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Pastoral Water Development in Chad / Secteur de l’hydraulique pastorale au Tchad Evaluation of AFD Interventions over the last 20 years / Evaluation et capitalisation de 20 ans d’interventions de l’AFD

In 2012 the Evaluation Division of AFD’s Research Department decided to evaluate and follow up 20 years of AFD Group interventions in the pastoral water sector in Chad. This exercise, which covered 11 projects implemented in three areas of Chad between 1993 and 2013, was driven by the need for a global analysis that would help the agency build on 20 successive years of support – going beyond previous evaluation exercises undertaken in 2004, 2010 and 2012. Its three objectives were to: i) evaluate the overall relevance and coherence of AFD Group, interventions; ii) assess the performance of pastoral water projects; iii) propose strategies for continuing the process (with significant changes) or gradually winding it down.

En 2012, la division Évaluation du département de la Recherche de l’AFD décide de lancer une « Évaluation et capitalisation de 20 ans d’interventions de l’AFD, portant sur le secteur de l’hydraulique pastorale au Tchad ». Le champ de l’exercice recouvre onze projets mis en oeuvre dans trois zones du Tchad, de 1993 à nos jours. La justification repose sur la nécessité d’une analyse et capitalisation globales de ces vingt années successives d’appui – allant au-delà des précédents exercices d’évaluations (2004, 2010, 2012).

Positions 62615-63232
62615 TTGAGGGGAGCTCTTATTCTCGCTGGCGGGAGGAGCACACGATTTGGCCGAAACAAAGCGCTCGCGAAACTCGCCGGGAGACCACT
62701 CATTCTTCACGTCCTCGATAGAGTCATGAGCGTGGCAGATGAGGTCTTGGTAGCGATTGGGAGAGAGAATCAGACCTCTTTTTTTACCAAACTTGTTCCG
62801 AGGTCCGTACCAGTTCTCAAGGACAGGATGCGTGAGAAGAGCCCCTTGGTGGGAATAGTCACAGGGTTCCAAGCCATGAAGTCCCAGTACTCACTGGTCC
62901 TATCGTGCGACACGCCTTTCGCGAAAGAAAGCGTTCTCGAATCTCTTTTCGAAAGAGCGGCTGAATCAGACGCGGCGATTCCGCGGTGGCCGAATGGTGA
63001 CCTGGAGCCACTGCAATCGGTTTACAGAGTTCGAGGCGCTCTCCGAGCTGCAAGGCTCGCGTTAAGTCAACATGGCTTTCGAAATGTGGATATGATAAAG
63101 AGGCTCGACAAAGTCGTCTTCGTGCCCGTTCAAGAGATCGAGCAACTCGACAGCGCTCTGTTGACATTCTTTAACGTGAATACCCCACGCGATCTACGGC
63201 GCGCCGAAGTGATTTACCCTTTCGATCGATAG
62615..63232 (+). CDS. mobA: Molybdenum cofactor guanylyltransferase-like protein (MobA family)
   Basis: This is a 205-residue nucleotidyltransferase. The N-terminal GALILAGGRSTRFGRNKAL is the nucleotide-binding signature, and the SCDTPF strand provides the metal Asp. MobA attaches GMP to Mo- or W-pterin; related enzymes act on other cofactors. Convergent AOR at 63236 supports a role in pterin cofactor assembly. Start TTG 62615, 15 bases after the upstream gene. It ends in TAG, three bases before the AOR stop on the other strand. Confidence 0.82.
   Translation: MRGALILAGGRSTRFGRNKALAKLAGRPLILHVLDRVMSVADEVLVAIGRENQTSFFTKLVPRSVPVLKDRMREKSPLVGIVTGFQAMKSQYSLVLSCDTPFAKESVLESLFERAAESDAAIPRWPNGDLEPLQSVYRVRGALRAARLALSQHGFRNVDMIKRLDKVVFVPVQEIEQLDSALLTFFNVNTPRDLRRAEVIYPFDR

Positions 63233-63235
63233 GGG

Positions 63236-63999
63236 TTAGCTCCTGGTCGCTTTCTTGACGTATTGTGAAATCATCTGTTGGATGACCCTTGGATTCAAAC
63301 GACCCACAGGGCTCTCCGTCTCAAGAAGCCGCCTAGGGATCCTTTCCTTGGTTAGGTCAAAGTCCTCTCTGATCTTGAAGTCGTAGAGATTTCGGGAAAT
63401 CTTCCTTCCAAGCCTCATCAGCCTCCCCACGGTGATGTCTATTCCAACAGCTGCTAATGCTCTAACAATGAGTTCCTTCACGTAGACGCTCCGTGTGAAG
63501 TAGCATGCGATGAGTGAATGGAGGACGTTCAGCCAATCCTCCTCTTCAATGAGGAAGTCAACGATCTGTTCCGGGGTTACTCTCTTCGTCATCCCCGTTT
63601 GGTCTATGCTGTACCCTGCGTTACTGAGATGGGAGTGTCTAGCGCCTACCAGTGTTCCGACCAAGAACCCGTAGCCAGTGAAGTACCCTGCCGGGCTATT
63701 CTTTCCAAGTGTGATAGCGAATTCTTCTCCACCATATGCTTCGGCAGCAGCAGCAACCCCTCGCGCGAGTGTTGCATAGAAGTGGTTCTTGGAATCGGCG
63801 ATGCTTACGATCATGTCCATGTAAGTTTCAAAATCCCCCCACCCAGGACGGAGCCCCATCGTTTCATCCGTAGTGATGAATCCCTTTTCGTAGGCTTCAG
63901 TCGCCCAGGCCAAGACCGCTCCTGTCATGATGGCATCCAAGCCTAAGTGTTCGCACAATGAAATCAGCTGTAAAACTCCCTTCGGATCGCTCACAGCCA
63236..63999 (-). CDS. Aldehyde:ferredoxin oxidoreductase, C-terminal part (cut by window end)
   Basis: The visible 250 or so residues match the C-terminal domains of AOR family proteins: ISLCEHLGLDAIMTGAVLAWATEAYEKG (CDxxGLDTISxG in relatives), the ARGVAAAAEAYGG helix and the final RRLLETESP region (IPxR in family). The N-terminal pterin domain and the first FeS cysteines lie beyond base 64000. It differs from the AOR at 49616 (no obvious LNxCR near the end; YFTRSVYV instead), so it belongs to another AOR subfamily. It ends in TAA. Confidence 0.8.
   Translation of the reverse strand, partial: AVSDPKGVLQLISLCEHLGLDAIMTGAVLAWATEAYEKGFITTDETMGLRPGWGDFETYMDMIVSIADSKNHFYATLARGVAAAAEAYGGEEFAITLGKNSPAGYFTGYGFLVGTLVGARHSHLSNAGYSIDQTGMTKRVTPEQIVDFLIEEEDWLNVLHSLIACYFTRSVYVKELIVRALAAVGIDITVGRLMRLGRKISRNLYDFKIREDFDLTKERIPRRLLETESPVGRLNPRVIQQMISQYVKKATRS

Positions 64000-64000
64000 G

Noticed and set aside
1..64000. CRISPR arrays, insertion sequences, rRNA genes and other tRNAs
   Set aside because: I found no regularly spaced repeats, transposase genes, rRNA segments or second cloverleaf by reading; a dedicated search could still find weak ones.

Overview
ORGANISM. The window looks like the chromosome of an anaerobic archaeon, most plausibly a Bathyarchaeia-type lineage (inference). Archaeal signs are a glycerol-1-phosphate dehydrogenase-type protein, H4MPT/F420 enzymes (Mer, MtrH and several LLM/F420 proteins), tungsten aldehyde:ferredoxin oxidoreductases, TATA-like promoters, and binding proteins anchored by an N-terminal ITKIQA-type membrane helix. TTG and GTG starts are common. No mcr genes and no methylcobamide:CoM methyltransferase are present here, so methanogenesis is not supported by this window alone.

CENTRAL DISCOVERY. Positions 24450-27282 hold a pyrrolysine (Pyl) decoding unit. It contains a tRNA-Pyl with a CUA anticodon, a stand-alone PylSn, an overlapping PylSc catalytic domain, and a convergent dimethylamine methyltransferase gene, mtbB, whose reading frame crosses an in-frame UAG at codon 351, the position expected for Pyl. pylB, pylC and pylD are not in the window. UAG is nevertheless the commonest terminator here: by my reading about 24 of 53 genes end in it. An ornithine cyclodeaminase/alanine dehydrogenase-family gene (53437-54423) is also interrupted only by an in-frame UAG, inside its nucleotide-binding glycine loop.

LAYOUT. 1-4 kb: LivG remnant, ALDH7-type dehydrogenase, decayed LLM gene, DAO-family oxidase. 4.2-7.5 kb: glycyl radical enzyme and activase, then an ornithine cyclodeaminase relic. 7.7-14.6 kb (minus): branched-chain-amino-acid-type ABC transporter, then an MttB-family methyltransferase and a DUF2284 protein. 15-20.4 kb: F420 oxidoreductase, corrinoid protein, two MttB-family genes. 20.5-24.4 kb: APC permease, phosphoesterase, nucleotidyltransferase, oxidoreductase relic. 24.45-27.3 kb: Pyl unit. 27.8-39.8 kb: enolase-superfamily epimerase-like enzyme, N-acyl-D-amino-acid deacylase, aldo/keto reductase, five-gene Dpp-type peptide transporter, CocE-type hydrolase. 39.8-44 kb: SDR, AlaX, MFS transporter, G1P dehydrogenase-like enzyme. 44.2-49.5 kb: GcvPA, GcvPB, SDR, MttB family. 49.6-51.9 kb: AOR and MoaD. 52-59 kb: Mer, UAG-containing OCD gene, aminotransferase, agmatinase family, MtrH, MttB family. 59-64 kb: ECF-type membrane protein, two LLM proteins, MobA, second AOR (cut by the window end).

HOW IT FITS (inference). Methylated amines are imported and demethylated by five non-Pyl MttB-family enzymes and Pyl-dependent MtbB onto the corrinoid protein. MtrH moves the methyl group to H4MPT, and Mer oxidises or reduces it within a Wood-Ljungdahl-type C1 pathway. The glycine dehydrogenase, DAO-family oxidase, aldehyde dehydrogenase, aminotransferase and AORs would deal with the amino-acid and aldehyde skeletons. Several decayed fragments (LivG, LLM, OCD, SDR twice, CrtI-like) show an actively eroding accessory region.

Stop the rot: handpump functionality, corrosion, component quality and supply chains Action research in sub-Saharan Africa

The 'Stop the Rot' initiative documents the scale and extent of rapid handpump corrosion and the use of poor-quality handpump components in sub-Saharan Africa and tries to bring about actions to address these problems. These two interlinked issues contribute to poor handpump performance, rapid handpump failure and poor water quality, all of which can ultimately lead to abandonment of the handpump sources, thus forcing users to return to contaminated or distant water supplies.

The first report estimates the reliance on handpumps in sub-Saharan Africa, reviews the literature on handpump functionality and performance, and synthesises information on handpump technical quality from various studies and assessments.

The second report examines handpump corrosion in detail, with an overview of what is known and what has been done to address the issue in specific SSA countries and by select organisations.

The third report reflects on the existing guidance on handpump quality assurance, collates examples of poor-quality components, and examines handpump supply chains through a case study of Zambia.

Global prospects to deliver safe drinking water services for 100 million rural people by 2030 REACH working paper 12

The climate crisis and global pandemic have accelerated the urgency of providing safe
drinking water services around the world. Global progress to safe drinking water is
off-track with uncertain and limited data on the extent and performance of rural water
service providers to inform policy and investment decisions. This report documents
a global diagnostic survey to evaluate the status and prospects of rural water service